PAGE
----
Channel Islands Audio Transient Mk.II & VDC•5 Mk.II USB D/A processor & power supply

Most folks don't even know they exist, but the Channel Islands are a chain of eight moderately sized mountains poking through the Pacific Ocean along the coast of southern California, between Santa Barbara and San Diego. The most famous of these is Catalina Island and its city, Avalon, which sit opposite San Clemente. The other Channel Islands are relatively wild and have been preserved mostly uninhabited.

On the mainland across from these isles, in Port Hueneme, is Channel Islands Audio (aka CIAudio), a company of modest size that's been around for 17 years and makes compact power amps, preamplifiers, and digital/analog converters. Like the islands, always sitting quietly off the coast but barely seen, CIAudio had always been in the periphery of my audio world, though I knew little about them. So I was pleased to get the Transient Mk.II USB DAC-preamp and optional VDC•5 Mk.II power supply in my system, to learn firsthand what CIAudio is up to DACwise.

At 4.45" wide by 2.9" high by 5.25" deep, the Transient Mk.II ($699) fits into an open palm and is thus very portable, hence its name. The understated case, made of 1/8"-thick aluminum, is nicely finished, with a 3/16"-thick front panel. All hardware is nonmagnetic stainless steel, and the Transient feels solid and nonresonant.

On the front, starting at the left, is something I love to see on a DAC of any price: a row of six LEDs that indicate the incoming signal's sampling rate, in this case 44.1, 48, 88.2, 96, 176.4, and 192kHz. On the right are stacked two small buttons, with arrows to indicate volume up and down, and next to each of these is another LED. Each volume button's LED flashes as you tap it, then stays lit when you hit its limit. You can also use these buttons to set the DAC to Line Level, if you don't need the volume function.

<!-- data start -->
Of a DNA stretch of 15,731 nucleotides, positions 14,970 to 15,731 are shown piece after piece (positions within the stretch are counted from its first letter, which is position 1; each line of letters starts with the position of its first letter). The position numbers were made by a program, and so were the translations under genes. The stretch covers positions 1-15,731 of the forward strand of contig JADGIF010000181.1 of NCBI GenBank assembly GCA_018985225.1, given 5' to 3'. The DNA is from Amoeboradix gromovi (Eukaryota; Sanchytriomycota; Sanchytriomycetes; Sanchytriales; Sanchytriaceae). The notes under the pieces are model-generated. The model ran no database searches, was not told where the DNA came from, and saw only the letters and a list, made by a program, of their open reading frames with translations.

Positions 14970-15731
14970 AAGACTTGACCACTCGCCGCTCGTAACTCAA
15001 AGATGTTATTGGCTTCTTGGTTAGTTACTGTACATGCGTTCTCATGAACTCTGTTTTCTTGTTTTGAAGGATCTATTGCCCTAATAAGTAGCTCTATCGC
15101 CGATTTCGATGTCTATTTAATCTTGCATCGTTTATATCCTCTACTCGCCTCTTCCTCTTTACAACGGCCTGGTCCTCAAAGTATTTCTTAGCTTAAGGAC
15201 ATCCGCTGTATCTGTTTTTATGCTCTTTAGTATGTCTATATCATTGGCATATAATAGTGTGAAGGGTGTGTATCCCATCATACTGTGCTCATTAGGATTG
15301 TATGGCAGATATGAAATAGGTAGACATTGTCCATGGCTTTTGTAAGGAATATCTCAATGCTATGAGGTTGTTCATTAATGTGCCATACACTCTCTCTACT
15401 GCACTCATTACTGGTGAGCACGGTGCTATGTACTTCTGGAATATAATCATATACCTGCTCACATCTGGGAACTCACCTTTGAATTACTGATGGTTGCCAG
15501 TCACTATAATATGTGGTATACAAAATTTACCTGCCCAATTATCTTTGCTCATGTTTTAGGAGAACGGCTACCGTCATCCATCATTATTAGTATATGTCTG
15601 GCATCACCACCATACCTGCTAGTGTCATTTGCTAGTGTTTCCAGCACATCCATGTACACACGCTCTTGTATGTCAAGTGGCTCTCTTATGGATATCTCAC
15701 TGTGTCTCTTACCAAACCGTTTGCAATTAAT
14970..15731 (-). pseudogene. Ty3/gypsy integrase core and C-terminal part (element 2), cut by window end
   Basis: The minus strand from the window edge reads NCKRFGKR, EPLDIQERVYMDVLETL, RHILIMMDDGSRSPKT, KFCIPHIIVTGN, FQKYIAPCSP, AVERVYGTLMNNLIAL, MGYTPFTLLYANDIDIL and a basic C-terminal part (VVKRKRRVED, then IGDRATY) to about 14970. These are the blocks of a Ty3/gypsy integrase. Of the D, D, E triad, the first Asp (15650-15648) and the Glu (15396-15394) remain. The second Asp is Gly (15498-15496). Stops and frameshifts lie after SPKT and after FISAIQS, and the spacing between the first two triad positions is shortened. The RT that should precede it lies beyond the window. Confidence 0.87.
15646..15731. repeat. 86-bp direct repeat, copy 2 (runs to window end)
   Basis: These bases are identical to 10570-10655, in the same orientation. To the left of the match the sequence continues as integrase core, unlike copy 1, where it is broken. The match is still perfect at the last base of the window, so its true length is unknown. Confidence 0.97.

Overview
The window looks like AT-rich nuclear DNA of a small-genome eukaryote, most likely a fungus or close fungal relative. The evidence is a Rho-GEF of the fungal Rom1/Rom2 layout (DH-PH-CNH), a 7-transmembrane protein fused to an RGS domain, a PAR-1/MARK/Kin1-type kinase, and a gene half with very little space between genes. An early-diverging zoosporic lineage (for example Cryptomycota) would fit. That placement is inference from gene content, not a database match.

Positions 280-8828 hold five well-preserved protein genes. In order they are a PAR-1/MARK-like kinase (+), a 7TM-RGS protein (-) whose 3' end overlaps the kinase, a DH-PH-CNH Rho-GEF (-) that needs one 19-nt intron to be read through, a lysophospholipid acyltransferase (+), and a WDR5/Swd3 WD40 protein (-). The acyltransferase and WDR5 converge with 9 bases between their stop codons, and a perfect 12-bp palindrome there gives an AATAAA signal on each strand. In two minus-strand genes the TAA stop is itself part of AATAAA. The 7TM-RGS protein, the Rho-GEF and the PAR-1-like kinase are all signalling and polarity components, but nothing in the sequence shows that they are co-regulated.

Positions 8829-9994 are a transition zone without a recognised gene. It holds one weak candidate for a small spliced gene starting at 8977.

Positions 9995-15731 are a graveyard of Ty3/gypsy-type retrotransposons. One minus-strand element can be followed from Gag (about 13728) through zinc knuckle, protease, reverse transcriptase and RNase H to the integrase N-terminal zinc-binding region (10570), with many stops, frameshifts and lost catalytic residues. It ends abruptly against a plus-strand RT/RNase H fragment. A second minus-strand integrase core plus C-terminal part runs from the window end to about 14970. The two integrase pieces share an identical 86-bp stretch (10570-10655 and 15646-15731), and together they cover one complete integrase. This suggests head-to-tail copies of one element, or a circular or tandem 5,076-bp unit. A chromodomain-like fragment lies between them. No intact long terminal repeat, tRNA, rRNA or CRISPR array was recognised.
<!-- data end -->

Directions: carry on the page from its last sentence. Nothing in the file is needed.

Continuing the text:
On the rear panel, starting at the left, are the unbalanced left and right audio outputs (RCA). At the right top is the USB input, and below that the three digital outputs: a 75 ohm BNC connector galvanically isolated for S/PDIF (an RCA-to-BNC adapter is included), a mini-DIN jack for I2S, and an HDMI jack for differential I2S (also used by PS Audio, Wyred4Sound, and others).

With its variety of outputs and 24-bit volume control, the Transient can be used as a USB DAC, a DAC-preamp, or a USB-to-S/PDIF or USB-to-I2S converter. The only thing missing for a desktop system is a headphone jack.

Power that doesn't corrupt
There's one more thing on the Transient's rear panel: to the right of the digital outputs is a DC input, for the optional VDC•5 Mk.II power supply. Although the Transient was designed to be powered by the 5V available from a computer's USB output and still output a full 2V analog signal, and has onboard filtering to clean up that incoming power, CIAudio suggests that if you want the best sound, hook it up to the VDC•5 Mk.II. Housed in a case identical to the Transient's, the VDC•5 costs $329, bringing the total package price to $1028. The VDC•5 is marketed to also replace the power supply that comes with the Squeezebox Touch music server.

CIAudio points out that the quality of DC provided by USB varies quite a bit from computer to computer, and can often contain noise, ripple, or simply not enough current, all of which can affect sound quality. The VDC•5 Mk.II's regulated linear power supply is designed to feed the Transient pure high-current (2.5 amperes) DC with no noise or ripple.